"You gonna let him talk to me like that?!"

"What?" He said, looking up from the Google map we had both been discussing.

"Did you hear what he said? You're gonna let him talk to me like that?"

"I didn't hear him. I wasn't paying attention."

It was clear that wasn't an acceptable answer.

She sat beside him and released a deep sigh, to which Ryan gave her a pat on the back like you would if your coworker had a rough day. "You okay?" He said sincerely. His tone said, you seem like you're not okay.

After every new shenanigan, she'd leave and we'd stare at each other in disbelief, collecting them all for the expressive conversation that would definitely be happening in the car.

Finally, she arrived with two mugs of coffee and nothing else. No water. No spoons. Spoons didn't exist at Cotton Patch Cafe, and apparently, there was a shortage of napkins too. There was one to share between us.

"Taste it and see if it's okay. I'm not a coffee drinker and don't really make it."

It wasn't great, but we both said it was. Any other answer would have equated to more chaos.

"You want some cream and sugar?" She asked for the second time.

"That would be great," I repeated.

The cream and sugar didn't arrive, but she did make time to get into the booth behind Ryan and loom over his shoulder, seeing how long it would take him to notice her.

I tried gesturing with my eyes, making faces, and even told him he wasn't a very observant person. She proved he could be murdered at a moment's notice.

He finally saw her, his reaction like mine, finding it humorous but also uncomfortable.

"Y'all didn't know I had incognito skills," She said, walking away, her head high with pride. "I'm incognito. I'm Incogn - o" Insert slur that I am too white and too uncomfortable to put into writing.

I'd be lying if I didn't say her delivery was hilarious. At the same time, none of this was feeling real. The experience had become so outrageous that we accepted our place as passengers along for what felt like a bit from the show Impractical Jokers.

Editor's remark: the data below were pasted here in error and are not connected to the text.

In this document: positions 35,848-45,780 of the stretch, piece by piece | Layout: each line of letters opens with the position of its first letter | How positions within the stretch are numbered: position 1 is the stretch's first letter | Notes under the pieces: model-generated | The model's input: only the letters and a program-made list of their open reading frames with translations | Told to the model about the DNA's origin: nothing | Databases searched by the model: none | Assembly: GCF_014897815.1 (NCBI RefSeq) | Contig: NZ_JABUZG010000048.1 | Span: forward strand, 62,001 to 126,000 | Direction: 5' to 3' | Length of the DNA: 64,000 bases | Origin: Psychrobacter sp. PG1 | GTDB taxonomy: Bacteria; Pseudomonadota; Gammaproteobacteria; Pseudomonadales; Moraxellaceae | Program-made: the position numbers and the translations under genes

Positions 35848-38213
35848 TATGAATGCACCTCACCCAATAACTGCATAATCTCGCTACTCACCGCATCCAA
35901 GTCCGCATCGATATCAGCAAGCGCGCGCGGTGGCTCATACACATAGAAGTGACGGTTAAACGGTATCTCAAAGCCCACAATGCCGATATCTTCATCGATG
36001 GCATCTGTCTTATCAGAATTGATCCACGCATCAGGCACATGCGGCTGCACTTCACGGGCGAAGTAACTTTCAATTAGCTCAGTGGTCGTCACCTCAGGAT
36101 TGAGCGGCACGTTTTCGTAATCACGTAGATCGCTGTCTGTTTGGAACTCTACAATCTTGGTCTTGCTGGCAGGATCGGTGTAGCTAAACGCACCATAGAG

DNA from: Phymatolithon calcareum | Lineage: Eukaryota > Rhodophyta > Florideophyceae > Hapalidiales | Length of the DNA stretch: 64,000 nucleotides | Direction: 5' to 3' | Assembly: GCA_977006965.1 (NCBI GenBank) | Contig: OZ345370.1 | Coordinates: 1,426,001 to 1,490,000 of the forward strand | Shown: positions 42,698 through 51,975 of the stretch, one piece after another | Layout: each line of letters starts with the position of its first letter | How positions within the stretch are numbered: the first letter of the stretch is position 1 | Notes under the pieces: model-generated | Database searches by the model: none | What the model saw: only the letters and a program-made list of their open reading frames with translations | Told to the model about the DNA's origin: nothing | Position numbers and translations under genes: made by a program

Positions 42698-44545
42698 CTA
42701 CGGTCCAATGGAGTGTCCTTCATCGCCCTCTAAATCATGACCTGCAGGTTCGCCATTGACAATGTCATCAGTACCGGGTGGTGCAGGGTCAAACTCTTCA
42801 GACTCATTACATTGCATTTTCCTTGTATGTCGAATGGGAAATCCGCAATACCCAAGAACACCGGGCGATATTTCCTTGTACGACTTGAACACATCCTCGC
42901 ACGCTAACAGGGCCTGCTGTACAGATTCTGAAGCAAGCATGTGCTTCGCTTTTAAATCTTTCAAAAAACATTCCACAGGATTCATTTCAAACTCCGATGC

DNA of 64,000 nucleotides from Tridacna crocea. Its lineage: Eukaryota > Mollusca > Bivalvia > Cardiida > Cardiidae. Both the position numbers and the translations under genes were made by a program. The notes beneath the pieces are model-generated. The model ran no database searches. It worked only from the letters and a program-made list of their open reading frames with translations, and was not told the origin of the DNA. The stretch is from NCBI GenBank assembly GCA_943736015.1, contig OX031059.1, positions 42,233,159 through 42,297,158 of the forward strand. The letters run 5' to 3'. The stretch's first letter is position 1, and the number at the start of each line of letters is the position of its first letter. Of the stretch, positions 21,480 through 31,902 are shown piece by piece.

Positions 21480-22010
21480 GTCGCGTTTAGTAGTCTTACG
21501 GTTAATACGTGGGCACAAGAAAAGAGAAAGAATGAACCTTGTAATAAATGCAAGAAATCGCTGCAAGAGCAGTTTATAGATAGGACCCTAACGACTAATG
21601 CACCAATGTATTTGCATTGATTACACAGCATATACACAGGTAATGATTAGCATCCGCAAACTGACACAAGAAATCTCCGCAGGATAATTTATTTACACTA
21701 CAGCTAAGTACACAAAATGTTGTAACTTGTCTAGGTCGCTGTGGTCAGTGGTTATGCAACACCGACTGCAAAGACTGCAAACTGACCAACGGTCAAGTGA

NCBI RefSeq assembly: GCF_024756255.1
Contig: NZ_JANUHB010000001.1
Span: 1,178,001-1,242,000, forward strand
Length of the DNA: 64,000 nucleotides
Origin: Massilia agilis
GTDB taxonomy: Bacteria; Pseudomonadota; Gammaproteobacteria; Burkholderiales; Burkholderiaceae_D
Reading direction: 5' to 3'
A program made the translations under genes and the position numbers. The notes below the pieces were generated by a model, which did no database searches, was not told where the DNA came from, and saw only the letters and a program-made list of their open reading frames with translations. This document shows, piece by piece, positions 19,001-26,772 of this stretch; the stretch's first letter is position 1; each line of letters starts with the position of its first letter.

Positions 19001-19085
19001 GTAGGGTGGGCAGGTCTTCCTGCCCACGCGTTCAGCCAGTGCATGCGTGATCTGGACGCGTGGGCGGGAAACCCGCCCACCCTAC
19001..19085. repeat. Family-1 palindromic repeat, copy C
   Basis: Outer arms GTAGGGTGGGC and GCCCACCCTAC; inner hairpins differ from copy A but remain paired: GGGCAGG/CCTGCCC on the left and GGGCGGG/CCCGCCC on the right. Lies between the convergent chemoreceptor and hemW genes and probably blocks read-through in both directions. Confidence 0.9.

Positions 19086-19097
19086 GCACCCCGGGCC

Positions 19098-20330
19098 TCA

We were trapped in this madness for two hours, receiving basket after basket of rolls and butter but no real food or water. We watched tables get cleared and reset, new customers arrive, eat and leave.

"Where's your food?!" Our waitress finally asked with pretend outrage.

I gave a big shrug. My face saying, you tell me.

She paused the antics that would have made a younger me, who hadn't been married for 13 years, consider fighting her.

She finally brought our food, and cream and sugar. She refilled our coffee, not from a pitcher⏤that would be too normal⏤ but from a plastic water glass. The coffee burnt her hand as she poured it into our mugs, a good percentage dumping onto the table.

I used my napkin half to clean the coffee.

Our food was cold and terrible, the only upside being Ryan's "funnel cake fries" which were sticks of funnel cake that came with a marshmallow fluff dip⏤ you know, standard cafe fare.

To say it was a relief to get the check would be an understatement. Upon escape, we were faced with the realization that the Cotton Patch Cafe had eaten a large chunk of our fossil hunting day. We would need to change plans. This realization only happened after a very long, dramatic recount of the past two hours. We were practically yelling at each other in disbelief.

On the bright side, I have a joke that will last me ten years. I've already told Ryan if he's ever tired of our marriage, there's a waitress in Greenville waiting on him. I've been finding every opportunity to ask him if he's going to leave me for her. He's already tired of it, and I love it.

I wish that had been the last of what Greenville had in store for us, but it was only the beginning. I'm still mentally unpacking the whole thing.

In the meantime, I'll be adding some kind of travel-coffee contraption to my wish list. This is the first and last time I'm letting a "cafe" ruin my day.

(continue to part two)